|dc.description.abstract||Objective. Physical activity is important for the health of all human beings.
Although it is important to develop good health promotion programs for children to
increase participation in physical activity, to date there appear to be no programs based
on what kids value beyond health and physical activity itself. This study proposed to
create a scale with strong content and face validity that could uncover what any given
population of children value in life regardless of their participation in physical activity
and that experts feel could be related to physical activity. These findings will allow the
development of targeted health promotion programs to increase children's participation in
regular physical activity.
Method In this study, a combination of qualitative and quantitative approaches
was used. Data were gathered from seven experts in the field, sixty-seven children in
grades three to five, five parents, and three teachers. From these data response groupings
were created and sent to four experts to be given single word names. The resulting nine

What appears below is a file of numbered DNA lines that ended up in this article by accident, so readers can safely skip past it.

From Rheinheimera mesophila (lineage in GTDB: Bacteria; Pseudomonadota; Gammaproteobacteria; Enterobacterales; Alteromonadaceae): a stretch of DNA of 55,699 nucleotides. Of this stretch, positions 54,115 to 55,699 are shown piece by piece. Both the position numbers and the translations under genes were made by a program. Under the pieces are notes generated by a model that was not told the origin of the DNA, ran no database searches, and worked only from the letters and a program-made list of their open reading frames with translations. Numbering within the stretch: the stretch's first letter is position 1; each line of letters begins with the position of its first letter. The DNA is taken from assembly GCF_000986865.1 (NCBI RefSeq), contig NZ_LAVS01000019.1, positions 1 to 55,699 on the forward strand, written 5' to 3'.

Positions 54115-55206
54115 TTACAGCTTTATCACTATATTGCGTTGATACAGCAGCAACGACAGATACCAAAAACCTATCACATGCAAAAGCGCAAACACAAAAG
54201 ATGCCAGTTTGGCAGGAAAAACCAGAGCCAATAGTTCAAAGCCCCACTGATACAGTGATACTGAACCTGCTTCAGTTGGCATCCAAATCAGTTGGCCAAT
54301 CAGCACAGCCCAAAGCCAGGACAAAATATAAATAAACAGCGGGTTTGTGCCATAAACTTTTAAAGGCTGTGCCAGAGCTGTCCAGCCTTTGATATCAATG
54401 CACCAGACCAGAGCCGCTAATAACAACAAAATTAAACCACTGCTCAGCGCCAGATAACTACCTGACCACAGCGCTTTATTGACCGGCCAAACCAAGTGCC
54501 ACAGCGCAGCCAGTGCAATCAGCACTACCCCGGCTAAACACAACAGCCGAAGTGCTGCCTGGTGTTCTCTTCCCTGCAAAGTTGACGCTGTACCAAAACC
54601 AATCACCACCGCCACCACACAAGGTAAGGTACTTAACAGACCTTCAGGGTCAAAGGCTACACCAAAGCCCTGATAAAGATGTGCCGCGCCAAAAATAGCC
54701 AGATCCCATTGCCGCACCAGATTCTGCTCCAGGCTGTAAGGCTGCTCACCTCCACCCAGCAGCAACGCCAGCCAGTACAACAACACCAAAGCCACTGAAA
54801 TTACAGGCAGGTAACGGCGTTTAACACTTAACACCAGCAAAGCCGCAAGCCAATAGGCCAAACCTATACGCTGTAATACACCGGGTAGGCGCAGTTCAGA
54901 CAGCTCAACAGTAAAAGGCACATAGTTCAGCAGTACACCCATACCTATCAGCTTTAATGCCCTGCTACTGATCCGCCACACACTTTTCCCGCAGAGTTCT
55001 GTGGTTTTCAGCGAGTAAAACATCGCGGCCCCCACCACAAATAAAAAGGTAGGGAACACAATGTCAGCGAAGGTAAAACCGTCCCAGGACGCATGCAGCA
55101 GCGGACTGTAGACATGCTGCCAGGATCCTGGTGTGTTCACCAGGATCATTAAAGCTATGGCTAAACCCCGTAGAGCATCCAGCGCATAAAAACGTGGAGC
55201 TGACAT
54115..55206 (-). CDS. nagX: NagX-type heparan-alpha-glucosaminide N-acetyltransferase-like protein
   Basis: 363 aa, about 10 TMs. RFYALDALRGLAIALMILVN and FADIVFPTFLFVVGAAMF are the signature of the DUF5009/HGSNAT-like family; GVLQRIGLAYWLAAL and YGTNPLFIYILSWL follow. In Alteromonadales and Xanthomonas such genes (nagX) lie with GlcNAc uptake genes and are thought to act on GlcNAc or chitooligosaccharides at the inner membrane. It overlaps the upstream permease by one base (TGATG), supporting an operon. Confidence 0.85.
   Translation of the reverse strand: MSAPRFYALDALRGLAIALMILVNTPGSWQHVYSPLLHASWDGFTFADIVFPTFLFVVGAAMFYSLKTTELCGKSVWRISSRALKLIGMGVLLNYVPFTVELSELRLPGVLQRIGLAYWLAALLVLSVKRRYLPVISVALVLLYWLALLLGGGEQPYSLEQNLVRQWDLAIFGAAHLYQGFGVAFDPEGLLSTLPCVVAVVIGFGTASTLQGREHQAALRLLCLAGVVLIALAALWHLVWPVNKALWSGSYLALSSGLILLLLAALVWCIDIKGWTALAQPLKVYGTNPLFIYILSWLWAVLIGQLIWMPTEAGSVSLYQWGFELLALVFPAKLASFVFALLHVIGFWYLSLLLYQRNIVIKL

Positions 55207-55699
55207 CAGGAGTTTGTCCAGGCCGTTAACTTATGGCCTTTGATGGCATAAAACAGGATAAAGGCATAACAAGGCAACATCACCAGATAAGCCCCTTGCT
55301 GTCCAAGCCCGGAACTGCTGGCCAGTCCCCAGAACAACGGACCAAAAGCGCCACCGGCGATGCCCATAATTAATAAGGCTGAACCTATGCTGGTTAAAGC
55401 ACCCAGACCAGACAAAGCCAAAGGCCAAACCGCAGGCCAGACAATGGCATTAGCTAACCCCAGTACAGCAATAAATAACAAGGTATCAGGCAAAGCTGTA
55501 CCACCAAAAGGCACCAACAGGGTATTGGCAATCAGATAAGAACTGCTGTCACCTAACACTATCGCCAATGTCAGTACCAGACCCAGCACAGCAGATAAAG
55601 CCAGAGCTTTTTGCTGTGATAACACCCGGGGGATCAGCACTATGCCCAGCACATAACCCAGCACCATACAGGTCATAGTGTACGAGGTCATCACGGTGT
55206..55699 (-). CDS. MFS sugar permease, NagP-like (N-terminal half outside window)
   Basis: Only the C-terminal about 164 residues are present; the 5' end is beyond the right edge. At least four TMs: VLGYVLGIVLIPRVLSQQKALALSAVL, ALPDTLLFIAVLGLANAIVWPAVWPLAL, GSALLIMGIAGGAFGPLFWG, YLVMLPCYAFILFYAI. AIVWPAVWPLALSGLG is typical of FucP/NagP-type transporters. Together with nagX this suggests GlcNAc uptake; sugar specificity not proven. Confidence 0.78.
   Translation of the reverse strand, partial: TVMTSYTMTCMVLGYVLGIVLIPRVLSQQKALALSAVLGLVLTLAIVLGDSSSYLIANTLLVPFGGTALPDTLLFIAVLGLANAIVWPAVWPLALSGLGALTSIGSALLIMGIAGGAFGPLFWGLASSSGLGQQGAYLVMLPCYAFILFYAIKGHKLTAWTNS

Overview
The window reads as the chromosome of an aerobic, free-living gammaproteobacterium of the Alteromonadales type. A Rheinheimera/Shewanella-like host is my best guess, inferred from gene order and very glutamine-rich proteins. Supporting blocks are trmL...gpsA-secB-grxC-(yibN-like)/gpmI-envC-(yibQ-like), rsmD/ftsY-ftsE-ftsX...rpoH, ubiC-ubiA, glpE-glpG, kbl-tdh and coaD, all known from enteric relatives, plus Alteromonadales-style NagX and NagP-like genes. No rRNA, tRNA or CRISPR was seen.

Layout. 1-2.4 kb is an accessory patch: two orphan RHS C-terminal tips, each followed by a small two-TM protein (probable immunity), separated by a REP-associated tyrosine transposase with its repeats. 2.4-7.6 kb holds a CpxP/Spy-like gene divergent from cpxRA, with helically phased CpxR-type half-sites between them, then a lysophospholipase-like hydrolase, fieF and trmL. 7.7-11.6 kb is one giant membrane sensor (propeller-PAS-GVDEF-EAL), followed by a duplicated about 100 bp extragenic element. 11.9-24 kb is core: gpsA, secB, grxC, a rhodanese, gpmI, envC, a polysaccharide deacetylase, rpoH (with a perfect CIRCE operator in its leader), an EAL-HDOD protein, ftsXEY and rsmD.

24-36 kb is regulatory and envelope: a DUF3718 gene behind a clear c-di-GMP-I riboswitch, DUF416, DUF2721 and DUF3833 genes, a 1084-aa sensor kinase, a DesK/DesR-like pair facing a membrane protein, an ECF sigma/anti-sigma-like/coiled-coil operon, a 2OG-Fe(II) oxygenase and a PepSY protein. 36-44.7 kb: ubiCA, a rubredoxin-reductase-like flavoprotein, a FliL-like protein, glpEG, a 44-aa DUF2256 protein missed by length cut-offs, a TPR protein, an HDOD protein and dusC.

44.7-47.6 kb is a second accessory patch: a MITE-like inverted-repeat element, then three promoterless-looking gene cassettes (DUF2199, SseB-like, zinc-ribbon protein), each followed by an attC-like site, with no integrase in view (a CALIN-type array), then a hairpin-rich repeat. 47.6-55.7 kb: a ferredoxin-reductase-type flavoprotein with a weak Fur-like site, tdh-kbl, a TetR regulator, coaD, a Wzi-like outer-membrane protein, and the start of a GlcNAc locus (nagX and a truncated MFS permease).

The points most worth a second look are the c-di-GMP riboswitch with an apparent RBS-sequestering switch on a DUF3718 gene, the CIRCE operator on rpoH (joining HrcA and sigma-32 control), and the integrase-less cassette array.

theme names were re-worked into "child-friendly" language. Four children were then
asked to discuss theme names to see if they liked and understood them. The next step
involved asking children and experts to rank order the nine themes, the children in
general and the experts in terms of relevance to physical activity. From these results,
possible versions of the scale were then created using the combined expert/children
rankings. Each version was examined for content validity. Two versions of a scale
resulted. These were sent to experts, parents, teachers and children in order to determine
which one they liked better and to suggest any foreseeable problems. Once this
information was collected, a beta (final prototype) version of the scale was created.
Results. Nine common theme names were created from the response groupings.
All four children agreed that they did understand and like each of the nine theme names.
Experts and teachers agreed that full coverage of the content had been achieved.
Children suggested a single wording change from "Being Accepted" to "Being Included".
Five themes were selected for inclusion. The beta version of the scale included 12 forced
choice statements, the first ten comparing all themes against one another followed by two
Conclusion. At the outset it was recognized that it is essential to know what
children think is important in their lives in order to serve as potential benefits in the
development of effective physical activity promotion programs. This study developed a
scale which could be used to determine what a population of children feel is important in
order to focus health promotion programs for physical activity. The scale has strong face
and content validity.||en_US